My wife and I were returning to our home when we witnessed helicopters swoop down on the ponds outside our home, scoop up water in their helicopter buckets and speed away in tight formation towards the billowing smoke clouds from dangerous fires around our area.
The Northeastern parts of the greater Perth metro area and towns beyond the boundary have been threatened by massive and intense 20 metre high walls of flame that have blanketed thousands of square kilometres in towering plumes of smoke, charring the otherwise perfect blue skies. Strong easterly winds have excited the flames and kept them out of the control of firefighters for more than two days.
More than 300 firefighters have so far gathered to battle the blazes, making them a full battalion. 6 helicopters, 4 fixed wing aircraft support an intense effort. The Department of Fire and Emergency Services (DFES) in WA have transported several demountable buildings to serve in the crisis management headquarters. SMS messages, emergency broadcasts, regular radio broadcasts via national (ABC) radio, website updates have all been used to notify people in danger. Not to mention the word of mouth actions of neighbourhoods, schools and towns in taking care of one another and preventing the tragedy of loss of life – human and livestock. This is an exceptional effort from local and state emergency services, with many lessons learned from tragedies of the past – both in Western Australia and around Australia.
(You can read about the fires at the news site of our major state newspaper.)
In the midst of all this, there have been problems that had been anticipated and voiced by locals, but not attended to by other related government and local agencies. A long section of a major North-South trade highway has been closed to all non-emergency vehicle traffic to safeguard travellers as well as emergency personnel. The problem is that our trade routes provide food, fuel and other resources to our remote northern communities. Road trains (long haul trucks) have been sitting on the roadside for one or two days, instead of being diverted by carefully chosen routes that will support their weight and traffic challenges.
The effect of this is that other communities start to quickly run dry on their basic supplies. Instead of clearly planning for the shut-down of the one major trade route through the area, the authorities have been caught flat-footed. That is a failure of contingency planning.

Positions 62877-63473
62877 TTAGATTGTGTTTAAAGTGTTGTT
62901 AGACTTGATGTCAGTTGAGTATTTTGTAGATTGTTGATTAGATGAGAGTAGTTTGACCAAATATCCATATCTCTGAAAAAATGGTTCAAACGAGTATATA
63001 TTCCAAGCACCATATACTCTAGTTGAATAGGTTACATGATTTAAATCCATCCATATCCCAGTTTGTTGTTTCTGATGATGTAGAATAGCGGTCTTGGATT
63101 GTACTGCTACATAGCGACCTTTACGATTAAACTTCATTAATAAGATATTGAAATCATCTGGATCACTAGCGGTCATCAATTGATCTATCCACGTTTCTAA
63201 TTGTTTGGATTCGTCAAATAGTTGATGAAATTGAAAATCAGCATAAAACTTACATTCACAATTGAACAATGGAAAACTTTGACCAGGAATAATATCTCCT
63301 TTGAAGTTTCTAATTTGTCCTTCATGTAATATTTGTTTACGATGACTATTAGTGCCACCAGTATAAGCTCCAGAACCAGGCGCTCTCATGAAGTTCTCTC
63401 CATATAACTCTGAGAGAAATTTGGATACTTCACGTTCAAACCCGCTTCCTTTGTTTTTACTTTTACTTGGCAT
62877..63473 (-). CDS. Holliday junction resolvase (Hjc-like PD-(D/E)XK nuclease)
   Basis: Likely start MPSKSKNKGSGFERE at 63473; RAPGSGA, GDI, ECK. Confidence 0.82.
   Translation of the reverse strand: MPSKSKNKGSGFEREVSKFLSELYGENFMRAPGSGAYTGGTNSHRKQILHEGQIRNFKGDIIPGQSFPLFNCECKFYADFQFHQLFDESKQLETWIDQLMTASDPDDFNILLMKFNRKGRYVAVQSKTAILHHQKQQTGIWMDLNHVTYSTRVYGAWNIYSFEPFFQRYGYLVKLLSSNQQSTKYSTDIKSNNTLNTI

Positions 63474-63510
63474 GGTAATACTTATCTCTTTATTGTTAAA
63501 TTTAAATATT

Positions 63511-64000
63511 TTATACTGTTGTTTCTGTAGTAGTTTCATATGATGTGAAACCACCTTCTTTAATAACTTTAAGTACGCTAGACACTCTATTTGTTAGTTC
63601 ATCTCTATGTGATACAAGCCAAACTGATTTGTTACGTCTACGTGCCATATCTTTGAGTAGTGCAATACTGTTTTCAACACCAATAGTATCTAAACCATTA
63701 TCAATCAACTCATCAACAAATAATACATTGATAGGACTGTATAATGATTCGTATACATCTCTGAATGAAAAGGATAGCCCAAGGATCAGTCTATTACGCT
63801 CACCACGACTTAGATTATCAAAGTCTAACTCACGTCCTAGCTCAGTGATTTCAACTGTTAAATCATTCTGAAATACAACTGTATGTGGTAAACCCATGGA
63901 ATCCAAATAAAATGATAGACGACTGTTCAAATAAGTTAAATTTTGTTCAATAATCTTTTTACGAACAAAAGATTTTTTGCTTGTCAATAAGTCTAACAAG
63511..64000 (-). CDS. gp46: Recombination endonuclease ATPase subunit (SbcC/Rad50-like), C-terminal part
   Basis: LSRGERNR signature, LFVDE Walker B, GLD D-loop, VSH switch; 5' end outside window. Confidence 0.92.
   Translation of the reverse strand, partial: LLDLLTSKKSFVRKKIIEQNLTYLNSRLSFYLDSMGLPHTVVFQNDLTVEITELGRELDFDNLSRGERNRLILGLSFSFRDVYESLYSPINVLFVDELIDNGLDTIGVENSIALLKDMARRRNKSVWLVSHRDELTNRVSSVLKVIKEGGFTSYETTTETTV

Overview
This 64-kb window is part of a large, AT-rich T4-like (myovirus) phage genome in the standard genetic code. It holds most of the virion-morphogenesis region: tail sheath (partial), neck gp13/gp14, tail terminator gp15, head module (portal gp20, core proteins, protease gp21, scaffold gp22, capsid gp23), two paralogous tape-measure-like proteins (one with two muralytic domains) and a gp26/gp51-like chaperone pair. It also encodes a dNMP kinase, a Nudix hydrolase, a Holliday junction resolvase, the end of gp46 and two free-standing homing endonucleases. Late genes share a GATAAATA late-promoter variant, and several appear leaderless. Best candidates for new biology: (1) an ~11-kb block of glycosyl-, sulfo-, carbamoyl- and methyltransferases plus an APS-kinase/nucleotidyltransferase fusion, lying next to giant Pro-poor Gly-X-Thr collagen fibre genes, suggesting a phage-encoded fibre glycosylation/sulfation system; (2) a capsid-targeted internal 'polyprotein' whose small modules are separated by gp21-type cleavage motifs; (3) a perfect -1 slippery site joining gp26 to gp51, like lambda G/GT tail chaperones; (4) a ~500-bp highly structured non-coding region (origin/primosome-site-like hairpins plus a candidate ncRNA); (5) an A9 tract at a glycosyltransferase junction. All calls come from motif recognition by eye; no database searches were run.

In your own business, career or life, there are many fires that can suddenly flare up and threaten your existence.
Some things you should do fight the flames you may encounter:
Consult. Consult beforehand with people who have “been there” in order to anticipate potential pathways and consequences in the event of crisis. DFES’s continuing work in analysing the nature of bushfires and successes and failures across Australia and around the world have been important in planning for such an emergency. And when you are confronted with the situation, make sure you have people you can consult with at hand.
Prepare. Develop processes that serve as warning stages for different levels of events. Emergency Services have created a series of Levels of warning for residents – Preparation, Watching/Acting, Surviving and All Clears – that leave one in no doubt about what to do. Prepare the kinds of actions required.
Resource. Set up the resources and network required to put your action plans into place. Put in place the people needed – whether permanently or on-call.
Educate. Warning levels, preparation, resources are all no good if the people involved are not educated on an ongoing basis. They need to know well enough so that reactions are automatic. When a fire is racing towards your area, it’s not time to wonder whether you should pack the XBox or the PlayStation. It’s time to get out of there or take shelter in the prepared bunker.
Communicate. Maintain clear communication. DFES has used as many methods and means of communication as modern technology allows in order to alert people. If your mobile phone is registered in the area, you will receive a text. TV and radio broadcast alerts. Local sirens blare outdoors. Websites keep up to date. Community meetings are held. Neighbourhoods are activated and local agencies informed and used to communicate. Be CLEAR in your communication – e.g. stay, get out, fight, come back.
Persist. Persist in the path of obstacles. Bulldozers fighting some blazes have been hampered by the terrain. Going downwards along steep slopes, they are able to clear paths and build up barriers, but they cannot get back straight up the hill, instead going around and back up to the top. This slows down firebreak building, so it’s important to schedule a line of bulldozers consistently working through and around the terrain to achieve goals.
Call for Help. It’s no time to be a Lone Ranger and flaunt your ego. Swallow your pride if necessary and ask for as much help as you can get. Help others if you’re able. Pull together to create wins for everyone. Over 300 firefighters have descended on the region and more keep arriving. Western Australia is an area of over 2.5 million square kilometres. You could fit Spain, France and Germany in our state and have room to move. It’s more than 3.6 times the size of the state of Texas. Even if those firefighters are coming only from our Southwestern corner, they’re coming from a very wide area to fight a local fire!
Hopefully the firefighting teams (thank God for their willingness to put themselves at risk for others), will be able to control the flames by this afternoon. People will return to their homes and livestock – hopefully. The traffic will flow through to the areas that need them. The service crews will keep a watch on the fires and keep working on them till they die out.
Next summer it will happen all over again. Perhaps a different spot, but it will happen. We need to be prepared to act.